Origin of the Species

Bryony Lavery
Primavera Productions
Arcola Theatre

Publicity photo

A key theme in Origin of the Species is acquisition: of knowledge, language, bodies and cultures, that sits well with the current trend for all things Darwin and the creationism debate, from Kevin Spacey's Inherit the Wind at the Old Vic, to the recently opened Darwin Centre.

Writer Bryony Lavery's play, directed by Tom Littler for Primavera, is rooted in the major archeological finds at the Olduvai Gorge in Tanzania in the early 1930's that supported the theory that all human life began in Africa.

The real Molly took part in these events: we meet character 'Molly' (Marjorie Yates) in her warm Yorkshire sitting room (a set exquisitely designed by Victoria Johnstone) as she eats toast, drinks tea and prepares to welcome in a new year whilst musing on her own past life as an archeologist and how life began in general.

A skull on the mantelpiece introduces Victoria, a 'find' made corporeal in the beautiful shape of Clare-Hope Ashitey. What follows is an imagined relationship that fascinatingly merges fact and fiction, underpinned by the thorny subjects of evolution, science and progress - here, from a woman's viewpoint.

Part of the play's charm is its ambiguity and inscrutability. It could be that Victoria represents the evolved human from Homo habilis (via Molly's discovery), to Homo erectus (as Victoria springs to life from a stage-floor fissure), to Homo sapiens, in her gaining of extended vocabulary and knowledge about the world. But it is this very acquisition that, in part two, causes tension between teacher and pupil.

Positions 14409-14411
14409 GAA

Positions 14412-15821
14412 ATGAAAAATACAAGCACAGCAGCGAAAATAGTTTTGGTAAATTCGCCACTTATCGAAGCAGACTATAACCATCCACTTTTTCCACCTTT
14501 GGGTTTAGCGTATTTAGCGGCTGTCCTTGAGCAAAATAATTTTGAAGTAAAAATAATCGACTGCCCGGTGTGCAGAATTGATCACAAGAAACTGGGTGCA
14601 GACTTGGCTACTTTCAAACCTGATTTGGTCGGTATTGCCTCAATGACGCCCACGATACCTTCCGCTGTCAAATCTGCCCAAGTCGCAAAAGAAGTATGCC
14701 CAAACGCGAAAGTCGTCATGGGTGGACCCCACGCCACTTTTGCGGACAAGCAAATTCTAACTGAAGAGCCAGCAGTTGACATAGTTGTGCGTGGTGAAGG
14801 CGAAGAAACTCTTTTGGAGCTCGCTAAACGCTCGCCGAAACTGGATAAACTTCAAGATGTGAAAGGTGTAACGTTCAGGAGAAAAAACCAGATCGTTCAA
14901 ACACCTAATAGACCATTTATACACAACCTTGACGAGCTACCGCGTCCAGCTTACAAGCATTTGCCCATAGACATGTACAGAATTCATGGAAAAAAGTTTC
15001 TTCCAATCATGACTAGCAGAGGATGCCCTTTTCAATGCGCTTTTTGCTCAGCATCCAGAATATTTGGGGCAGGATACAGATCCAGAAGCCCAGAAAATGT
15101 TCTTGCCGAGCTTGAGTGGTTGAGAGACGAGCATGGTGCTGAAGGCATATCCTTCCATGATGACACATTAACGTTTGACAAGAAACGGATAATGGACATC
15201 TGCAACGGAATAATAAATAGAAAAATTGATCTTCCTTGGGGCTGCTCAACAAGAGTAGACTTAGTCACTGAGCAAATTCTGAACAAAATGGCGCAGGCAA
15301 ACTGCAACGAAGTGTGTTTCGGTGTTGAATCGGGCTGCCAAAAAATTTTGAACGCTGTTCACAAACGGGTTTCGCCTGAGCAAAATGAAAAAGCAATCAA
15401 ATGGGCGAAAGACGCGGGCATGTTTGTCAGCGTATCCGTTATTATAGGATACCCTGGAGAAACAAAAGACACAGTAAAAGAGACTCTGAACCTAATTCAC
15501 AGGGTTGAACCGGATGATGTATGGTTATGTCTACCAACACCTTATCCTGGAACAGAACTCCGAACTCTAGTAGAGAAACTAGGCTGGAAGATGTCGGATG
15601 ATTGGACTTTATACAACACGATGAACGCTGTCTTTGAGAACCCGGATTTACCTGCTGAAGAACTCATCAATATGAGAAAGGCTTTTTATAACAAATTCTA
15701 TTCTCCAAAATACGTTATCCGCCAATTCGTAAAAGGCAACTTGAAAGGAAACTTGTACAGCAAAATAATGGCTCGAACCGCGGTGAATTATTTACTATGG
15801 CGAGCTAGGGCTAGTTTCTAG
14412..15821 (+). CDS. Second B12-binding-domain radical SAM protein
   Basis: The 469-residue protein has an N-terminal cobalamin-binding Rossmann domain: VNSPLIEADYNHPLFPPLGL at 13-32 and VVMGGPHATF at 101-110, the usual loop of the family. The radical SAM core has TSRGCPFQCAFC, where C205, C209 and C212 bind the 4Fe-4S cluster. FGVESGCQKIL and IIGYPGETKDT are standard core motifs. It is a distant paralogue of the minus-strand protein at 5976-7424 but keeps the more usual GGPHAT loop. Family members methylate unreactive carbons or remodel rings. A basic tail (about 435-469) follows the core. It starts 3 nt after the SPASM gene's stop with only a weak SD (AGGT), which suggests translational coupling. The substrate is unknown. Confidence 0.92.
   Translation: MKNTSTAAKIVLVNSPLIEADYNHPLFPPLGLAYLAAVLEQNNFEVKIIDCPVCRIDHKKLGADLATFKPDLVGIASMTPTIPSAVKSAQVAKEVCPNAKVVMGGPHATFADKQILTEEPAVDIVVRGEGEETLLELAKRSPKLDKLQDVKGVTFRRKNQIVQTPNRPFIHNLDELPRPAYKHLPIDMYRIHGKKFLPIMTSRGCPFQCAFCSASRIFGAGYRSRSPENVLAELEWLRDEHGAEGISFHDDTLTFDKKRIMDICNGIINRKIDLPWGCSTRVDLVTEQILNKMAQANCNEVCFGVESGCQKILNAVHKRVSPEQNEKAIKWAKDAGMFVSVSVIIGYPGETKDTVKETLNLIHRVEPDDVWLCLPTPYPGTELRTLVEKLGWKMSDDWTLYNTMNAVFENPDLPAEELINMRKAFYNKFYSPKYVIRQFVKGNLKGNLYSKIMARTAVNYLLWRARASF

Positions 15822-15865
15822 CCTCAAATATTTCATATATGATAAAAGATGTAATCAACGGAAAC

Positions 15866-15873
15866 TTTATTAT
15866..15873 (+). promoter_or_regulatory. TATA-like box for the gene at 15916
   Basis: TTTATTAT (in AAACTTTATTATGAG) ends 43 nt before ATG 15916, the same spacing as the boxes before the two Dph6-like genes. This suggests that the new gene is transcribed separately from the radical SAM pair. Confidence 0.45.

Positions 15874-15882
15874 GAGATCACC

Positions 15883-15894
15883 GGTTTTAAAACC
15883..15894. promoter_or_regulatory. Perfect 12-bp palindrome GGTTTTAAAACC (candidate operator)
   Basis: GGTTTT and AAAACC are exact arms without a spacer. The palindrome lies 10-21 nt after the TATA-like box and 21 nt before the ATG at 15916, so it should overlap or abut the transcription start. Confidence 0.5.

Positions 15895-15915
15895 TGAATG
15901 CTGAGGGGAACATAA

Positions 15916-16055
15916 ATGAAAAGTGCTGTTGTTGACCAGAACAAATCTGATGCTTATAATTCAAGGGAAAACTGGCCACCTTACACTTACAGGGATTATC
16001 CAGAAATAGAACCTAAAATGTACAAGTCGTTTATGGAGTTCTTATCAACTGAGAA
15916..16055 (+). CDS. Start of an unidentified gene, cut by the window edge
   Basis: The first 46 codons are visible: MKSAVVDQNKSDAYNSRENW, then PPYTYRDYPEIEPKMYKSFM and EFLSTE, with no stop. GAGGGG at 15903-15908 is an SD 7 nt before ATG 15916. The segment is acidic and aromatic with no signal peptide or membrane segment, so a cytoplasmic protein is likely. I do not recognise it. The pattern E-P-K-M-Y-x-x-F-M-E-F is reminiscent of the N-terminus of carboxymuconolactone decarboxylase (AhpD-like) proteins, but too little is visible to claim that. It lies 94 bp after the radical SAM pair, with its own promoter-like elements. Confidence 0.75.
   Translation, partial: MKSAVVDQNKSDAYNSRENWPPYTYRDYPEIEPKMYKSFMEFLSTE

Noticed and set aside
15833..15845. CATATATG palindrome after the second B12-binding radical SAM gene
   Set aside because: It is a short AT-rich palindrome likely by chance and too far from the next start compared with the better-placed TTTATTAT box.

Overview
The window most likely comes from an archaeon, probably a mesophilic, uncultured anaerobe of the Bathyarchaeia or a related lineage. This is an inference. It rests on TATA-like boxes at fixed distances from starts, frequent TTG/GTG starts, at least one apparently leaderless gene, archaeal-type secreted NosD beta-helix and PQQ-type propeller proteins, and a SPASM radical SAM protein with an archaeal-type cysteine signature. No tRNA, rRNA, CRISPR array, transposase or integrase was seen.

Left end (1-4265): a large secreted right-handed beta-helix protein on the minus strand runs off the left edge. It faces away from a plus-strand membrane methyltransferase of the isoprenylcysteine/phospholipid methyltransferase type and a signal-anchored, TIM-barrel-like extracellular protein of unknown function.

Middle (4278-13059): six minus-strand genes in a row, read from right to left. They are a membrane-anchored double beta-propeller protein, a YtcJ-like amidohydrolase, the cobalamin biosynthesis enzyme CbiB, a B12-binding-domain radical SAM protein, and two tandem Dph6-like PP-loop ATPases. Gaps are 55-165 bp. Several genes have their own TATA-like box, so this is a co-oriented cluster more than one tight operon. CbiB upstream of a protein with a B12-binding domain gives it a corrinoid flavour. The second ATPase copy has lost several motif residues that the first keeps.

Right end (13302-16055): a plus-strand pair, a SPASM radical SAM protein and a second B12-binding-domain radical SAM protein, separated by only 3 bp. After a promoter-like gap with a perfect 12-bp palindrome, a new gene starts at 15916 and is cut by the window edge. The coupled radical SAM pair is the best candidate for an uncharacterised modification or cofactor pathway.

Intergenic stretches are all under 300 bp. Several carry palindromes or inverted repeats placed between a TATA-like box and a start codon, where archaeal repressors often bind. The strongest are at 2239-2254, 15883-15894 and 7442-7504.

It is a joy to see two actresses sparking off each other in perfect unity: Ms Yates, a seasoned performer from stage, screen, and television, and Ms Ashitey, previously seen in the film Children of Men, here showing immense promise in her professional stage debut.

Despite the minor intrusion of (for me) an unnecessary interval the play has great charm, is thought provoking and ends with a poignant edge. Has the girl been a figment of a lonely older woman's imagination - the summation and realization of her past career - or a real presence?

My friend and I could not agree but spent the hour's journey home in debate and discussion - surely a good sign for a comedy that evokes a range of unending questions on who we are and where we came from that is likely to continue for as long as humankind is allowed subjectivity.

Reviewer: Anita-Marguerite Butler